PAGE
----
Thin Places

Think of all the times in your life when you felt as if all that separated you from the truly Divine was just an opaque membrane of gauze. Most of us think those were the times when life was as good as it gets. At those moments we were just this side of Heaven. Life is beautiful.

How often do we think the same when life is crazy-tough, when every ounce of our energy is engaged to simply just stay afloat? How thin is the membrane then, when life is hard?

My dear friend Mary DeMuth, an amazing writer of both fiction and non-fiction, has composed her memoir, entitled Thin Places. It releases this month. Her publisher sent me a free copy to read and review with no strings attached, but I would’ve bought this book anyway. It’s an honest embrace of what we do when both the good and the bad drive us to glance up to Heaven to see Who is watching from the other side of the gauze. And since it’s memoir, it’s different from a low-impact how-to book with sidebars to keep it casual and practical. It’s a life story with heartache all over it, and yet hope appears everywhere that heartache shows up.

The Edge has the pleasure of Mary’s company today to talk about Thin Places. So let’s get right to it:

Edge:What is a thin place to you? How would you define it?

Mary: ‘Thin places’ is a Celtic term for a place on earth where the veil between heaven and earth is thin. In other words, you experience God’s presence in that place. I use that as a metaphor in my own life, and I’ve come to find that the places in my life God comes near are often the painful places. A current thin place is in my career, where I’m sensing God’s presence as I surrender my will, my desires, my plans, my way I thought things should unfold in His hands. I’m experiencing His favor and presence in that waiting place.

Edge:What compelled you to write Thin Places?

Mary: I felt sufficiently healed from my past, which had been a long, long journey. And in that healing, I knew I had the perspective I needed to be able to communicate my story with hope. In the past, I’d vomit my story of sexual abuse and neglect on any poor soul who’d listen, not with the intention to help her grow through her story, but to gain empathy.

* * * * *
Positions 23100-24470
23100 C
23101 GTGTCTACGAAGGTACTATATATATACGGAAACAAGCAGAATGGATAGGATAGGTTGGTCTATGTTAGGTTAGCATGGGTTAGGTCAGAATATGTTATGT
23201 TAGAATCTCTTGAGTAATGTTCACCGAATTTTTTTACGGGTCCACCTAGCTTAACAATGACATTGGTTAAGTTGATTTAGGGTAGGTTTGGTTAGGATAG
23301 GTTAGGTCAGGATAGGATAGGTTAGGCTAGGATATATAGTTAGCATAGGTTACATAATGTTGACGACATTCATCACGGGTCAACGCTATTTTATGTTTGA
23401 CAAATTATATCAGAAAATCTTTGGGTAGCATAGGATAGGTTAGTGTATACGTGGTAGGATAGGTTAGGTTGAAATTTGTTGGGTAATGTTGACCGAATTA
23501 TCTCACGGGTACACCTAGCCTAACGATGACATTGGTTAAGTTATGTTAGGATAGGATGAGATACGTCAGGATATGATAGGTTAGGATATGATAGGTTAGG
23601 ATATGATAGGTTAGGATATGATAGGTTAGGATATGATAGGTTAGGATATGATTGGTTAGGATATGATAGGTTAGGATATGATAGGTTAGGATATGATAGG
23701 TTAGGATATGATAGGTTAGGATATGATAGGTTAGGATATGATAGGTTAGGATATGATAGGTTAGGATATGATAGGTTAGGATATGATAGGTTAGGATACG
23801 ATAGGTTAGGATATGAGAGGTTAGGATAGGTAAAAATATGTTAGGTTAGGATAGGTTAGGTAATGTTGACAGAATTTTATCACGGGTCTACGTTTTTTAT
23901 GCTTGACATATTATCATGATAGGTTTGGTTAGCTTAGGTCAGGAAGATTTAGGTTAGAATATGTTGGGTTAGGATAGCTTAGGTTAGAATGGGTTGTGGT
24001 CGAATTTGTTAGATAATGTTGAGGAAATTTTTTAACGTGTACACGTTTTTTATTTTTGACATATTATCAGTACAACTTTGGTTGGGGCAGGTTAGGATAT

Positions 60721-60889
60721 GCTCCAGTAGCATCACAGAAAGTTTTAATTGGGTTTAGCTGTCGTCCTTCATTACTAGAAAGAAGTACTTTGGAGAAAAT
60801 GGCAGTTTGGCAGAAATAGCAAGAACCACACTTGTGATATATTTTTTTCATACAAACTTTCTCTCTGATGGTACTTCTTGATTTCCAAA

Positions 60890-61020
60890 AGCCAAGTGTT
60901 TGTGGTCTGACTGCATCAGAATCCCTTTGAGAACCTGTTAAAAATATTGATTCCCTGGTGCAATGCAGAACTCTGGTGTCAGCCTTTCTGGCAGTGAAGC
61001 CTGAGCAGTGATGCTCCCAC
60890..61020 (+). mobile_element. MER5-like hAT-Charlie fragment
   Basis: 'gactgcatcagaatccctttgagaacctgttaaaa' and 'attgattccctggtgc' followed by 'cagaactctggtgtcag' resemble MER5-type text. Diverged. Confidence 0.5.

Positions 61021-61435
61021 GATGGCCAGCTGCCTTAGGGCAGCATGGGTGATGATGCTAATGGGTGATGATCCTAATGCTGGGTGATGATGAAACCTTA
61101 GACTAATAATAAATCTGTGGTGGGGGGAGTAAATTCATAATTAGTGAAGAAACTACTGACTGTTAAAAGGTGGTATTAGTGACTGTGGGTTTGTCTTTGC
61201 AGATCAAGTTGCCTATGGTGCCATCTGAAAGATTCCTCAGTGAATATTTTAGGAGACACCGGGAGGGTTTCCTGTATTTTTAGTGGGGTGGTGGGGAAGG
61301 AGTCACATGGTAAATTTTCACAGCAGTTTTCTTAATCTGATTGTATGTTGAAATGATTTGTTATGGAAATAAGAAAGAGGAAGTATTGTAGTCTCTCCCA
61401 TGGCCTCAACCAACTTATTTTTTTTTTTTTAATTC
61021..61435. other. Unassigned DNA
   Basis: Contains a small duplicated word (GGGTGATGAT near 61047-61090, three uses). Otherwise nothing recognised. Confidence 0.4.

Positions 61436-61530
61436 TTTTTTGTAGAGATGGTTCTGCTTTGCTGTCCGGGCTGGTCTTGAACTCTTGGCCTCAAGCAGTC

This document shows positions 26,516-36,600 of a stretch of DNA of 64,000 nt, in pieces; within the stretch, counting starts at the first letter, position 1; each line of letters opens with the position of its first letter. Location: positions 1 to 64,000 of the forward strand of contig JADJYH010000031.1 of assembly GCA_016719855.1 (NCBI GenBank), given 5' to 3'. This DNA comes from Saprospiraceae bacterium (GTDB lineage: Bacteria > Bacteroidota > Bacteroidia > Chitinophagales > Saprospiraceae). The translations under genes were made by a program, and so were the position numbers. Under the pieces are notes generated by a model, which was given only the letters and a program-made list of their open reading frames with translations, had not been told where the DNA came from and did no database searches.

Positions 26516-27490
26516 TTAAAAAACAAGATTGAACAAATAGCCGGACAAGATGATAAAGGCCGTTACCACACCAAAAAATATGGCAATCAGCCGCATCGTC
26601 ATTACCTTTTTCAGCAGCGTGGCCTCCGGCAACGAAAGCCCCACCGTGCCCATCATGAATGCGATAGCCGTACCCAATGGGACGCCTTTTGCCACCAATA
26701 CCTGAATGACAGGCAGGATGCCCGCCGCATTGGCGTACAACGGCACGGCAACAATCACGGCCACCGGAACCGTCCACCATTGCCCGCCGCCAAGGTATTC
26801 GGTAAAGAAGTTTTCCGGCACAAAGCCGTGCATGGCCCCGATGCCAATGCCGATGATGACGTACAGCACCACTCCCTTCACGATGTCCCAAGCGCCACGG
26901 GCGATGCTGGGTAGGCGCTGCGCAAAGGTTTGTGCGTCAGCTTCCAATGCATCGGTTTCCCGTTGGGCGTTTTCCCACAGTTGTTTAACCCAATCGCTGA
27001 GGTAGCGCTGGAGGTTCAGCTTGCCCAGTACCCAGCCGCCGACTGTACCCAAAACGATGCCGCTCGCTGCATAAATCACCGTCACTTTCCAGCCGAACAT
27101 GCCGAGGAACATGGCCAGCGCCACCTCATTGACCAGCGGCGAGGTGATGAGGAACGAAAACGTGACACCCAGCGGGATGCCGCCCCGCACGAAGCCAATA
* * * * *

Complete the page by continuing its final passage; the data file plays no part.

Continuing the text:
But now I marvel at the path God’s brought me on, how gently He’s led me to this place of wholeness. From that abundance, I share my story. Why? Because I believe sharing the truth about our stories helps others see their own stories.

While I recorded the audio book for Thin Places, the producer asked me why I’d splay my life out this way.

“Because I don’t want folks to feel alone,” I told him.

“You’ve given a gift,” he said.

I sure hope so.

Edge: In this memoir you give readers a candid glimpse into your upbringing. Was it hard to share particular parts of your story?

Mary: In some ways, it was easy. I’ve shared my story over a decade now. What was hard was giving myself permission to say it all, to not hold back, to explore the emotions I experienced during the rapes, the drug parties, the feelings of loneliness.

Oddly, though, it was harder for me to share what I’m dealing with now as a result of my upbringing than the actual initial trauma. It’s hard to admit that I’m still so needy, so insecure. After reading the book aloud, I saw I still had areas of growth, particularly in being so hard on myself.

Edge: What do you hope readers gain from reading your memoir?

Mary: I hope they see hope. I hope they realize how profound and surprising and radical God’s redemption is. I hope they’ll see the irresistibility of Jesus.

Edge: You chose to write your memoir while many in your family are still living. Was that difficult?

Mary: Extremely. In many ways, agonizing. You can be assured that I prayed through every word. I’m thankful for my critique group who walked me through the writing and my stellar editor who helped shape the manuscript into a redemptive story. My goal was not to impugn or point the finger at what went wrong way back when, but to shout about God’s ability to transform a needy, incomplete girl.

It’s never easy to tell the truth, and I know my words may hurt some. But, thankfully, I’ve sought God’s heart in this and I can rest peacefully in knowing that.

Anne Lamott says, “Risk being unliked. Tell the truth as you understand it. If you’re a writer, you have a moral obligation to do this. And it is a revolutionary act—truth is always subversive.”

Thin Places is my answer to her quote.

Edge: Why examine the past? Especially if you feel healed from it?

Mary: Yes, of course we must move forward. We must move beyond our pasts. But in order to do that, we must mourn the reality of what happened, not bury it under a rug. I love what Sam says in The Two Towers movie about the importance of telling our stories, no matter how dark: “It’s like in the great stories, Mr. Frodo. The ones that really mattered. Full of darkness and danger they were. And sometimes you didn’t want to know the end. Because how could the end be happy? How could the world go back to the way it was when so much bad has happened? But in the end, it’s only a passing thing, this shadow. Even darkness must pass. A new day will come. And when the sun shines it will shine out the clearer. Those were the stories that stayed with you.”